For some drivers, checkpoints were just the beginning. Through the spring, lorries regularly returned to depots peppered with bullet holes having run an unbridled gauntlet of danger. “Most of the drivers risked their life every day for months to bring those goods to little cities where people were waiting,” says Kytaigorodskii. 

Fortunately, it was not long before a better option emerged. After learning that Russian troops were using decades-old maps to plan their attacks, drivers began working with local residents to find alternative ways to bring food and water into towns and cities. For what the Russians didn’t know, explains Kytaigorodskii, is that most of the people in Ukraine have “secret paths” that are not mentioned on the main maps, in many cases running out of sight through forests or alongside fields. 

“Where it’s very dangerous to deliver food on the main road because you have soldiers and you can be trapped and killed, they’d use these secret roads or trails. So just knowing some local people helped a lot with the deliveries,” he says. “We were like partisans.”

The secret paths proved invaluable but were just one of many adjustments taken to keep Ukraine fed. The closure of Ukraine’s Black Sea ports, for example, means food arriving by sea must now find other routes in, with importers often turning to Poland’s Baltic seaports before bringing it in on road via the western border.

The destruction caused by Russian strikes is not just limited to roads and rail, of course. Heavy attacks on industrialised areas mean almost two in three companies have suffered losses over $1m, according to a survey by the European Business Association. 

Some of the most intense shelling has hit Kyiv, forcing businesses such as Snak Trade, a Ukrainian biscuit producer, to relocate its factory, find new suppliers, and train new employees. “The most difficult thing was to find a space that would meet the requirements of food production without huge investments in repairs,” says director Taya Grygorieva.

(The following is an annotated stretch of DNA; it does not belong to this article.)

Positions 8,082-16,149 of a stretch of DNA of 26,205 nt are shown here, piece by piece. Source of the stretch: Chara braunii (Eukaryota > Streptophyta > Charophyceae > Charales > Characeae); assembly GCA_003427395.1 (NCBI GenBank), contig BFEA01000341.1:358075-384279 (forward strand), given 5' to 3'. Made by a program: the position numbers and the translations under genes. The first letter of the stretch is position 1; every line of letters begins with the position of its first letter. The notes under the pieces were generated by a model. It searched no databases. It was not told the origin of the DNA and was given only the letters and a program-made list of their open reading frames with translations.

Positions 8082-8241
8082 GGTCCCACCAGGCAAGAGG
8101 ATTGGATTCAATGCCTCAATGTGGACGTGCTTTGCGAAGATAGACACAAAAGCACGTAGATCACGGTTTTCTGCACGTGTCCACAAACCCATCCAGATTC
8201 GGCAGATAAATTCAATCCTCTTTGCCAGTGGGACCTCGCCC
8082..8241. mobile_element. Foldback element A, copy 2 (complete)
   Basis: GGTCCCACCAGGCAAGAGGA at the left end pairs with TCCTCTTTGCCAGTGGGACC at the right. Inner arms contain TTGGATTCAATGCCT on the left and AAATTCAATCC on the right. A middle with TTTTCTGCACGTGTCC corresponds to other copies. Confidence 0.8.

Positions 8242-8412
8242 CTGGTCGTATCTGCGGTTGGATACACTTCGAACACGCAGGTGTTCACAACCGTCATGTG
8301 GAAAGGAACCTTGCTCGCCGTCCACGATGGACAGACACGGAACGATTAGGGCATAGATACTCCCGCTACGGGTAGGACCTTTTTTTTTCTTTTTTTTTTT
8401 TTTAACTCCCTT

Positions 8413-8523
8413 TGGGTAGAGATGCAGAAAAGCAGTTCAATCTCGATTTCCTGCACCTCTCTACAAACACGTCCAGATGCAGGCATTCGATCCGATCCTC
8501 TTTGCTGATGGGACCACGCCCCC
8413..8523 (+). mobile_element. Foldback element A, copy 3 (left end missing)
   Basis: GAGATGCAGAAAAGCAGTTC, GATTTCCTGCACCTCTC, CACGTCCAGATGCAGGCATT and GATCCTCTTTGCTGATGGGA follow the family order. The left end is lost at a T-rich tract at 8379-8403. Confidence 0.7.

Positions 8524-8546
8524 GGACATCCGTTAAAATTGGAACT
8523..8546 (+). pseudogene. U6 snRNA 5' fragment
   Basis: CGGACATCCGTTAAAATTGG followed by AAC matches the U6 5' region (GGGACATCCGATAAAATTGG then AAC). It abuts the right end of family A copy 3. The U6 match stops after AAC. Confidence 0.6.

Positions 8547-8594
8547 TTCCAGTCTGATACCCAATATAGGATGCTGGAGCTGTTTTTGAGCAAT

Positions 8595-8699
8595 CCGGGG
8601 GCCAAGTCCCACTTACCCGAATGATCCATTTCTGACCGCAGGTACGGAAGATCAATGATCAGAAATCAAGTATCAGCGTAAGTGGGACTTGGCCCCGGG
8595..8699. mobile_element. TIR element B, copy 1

A damaged supermarket in Nikopol after air strikes by Russian forces in August

And it’s not just Ukrainian businesses affected. A Mondelez Oreo factory in Trostyanets burnt to the ground in April, while its crisp factory near Kyiv was closed until June due to serious damage. And AB InBev ceased beer production at its three Ukrainian breweries in Chernihiv, Kharkiv and Mykolaiv, while a Donetsk brewery joint-owned with Efes was seized by Ukrainian separatists. “I’ve lost many ex-colleagues since this started,” adds ex-CEO & president of Central & Eastern Europe Stuart MacFarlane. “It’s so sad and so tragic.”

Supermarkets too have fallen into the crosshairs of Russian forces, with all the major chains, from the Ukrainian owned ATB-Market and Silpo through to international chains like Spar, suffering damage. “This is not an isolated incident,” said Michael Horowitz, head of intel at security and risk management consultants Le Beck International, after an attack on a shopping centre. “Russia is systematically destroying food depots [and] grocery shops.” 

Fozzy Group, the largest supermarket chain in Ukraine, lost over 60 of its 700 stores. Dmytry Tsygankov, Fozzy’s director of product development, summarises the retailer’s position during the early months of the war. “Supermarkets were closed, some due to the danger to our staff and guests. Supply chains were ruined. Warehouses were blocked or bombed. So even in those supermarkets that still worked, we couldn’t get stuff in.” 

The pressure only grew as queues built outside stores, people desperate to stock up on essential goods for fear of future shortages. Across the country, people reported having no access to fruit, vegetables, bread and other basic supplies. Many pet shops also ran out of food. 

“Russia is systematically destroying food depots and grocery shops”

Michael Horowitz, head of intel at Le Beck International

At that stage, all of Ukraine was shaking, with many food producers and manufacturers shutting down completely either due to their facilities being destroyed or, like Snak Trade, simply due to the danger such attacks posed. As a result, Fozzy’s stores, which include Silpo supermarkets and Fora convenience stores, lost around a third of its 2,000 food and drink suppliers, Tsygankov estimates, a major toll on a supermarket that sources about 80% of its products domestically. 

While Silpo has found 500 new Ukrainian suppliers during the war that managed to continue production, it has often been forced to look abroad to make up for the shortfalls in domestic supply. 

”Imports are more stable and, apart from some difficulties at the border, are a good back-up,” says Tsygankov. “If anything goes wrong with the local supplies, we can change it to imports. But of course, the locals are cheaper because the logistics are simpler.”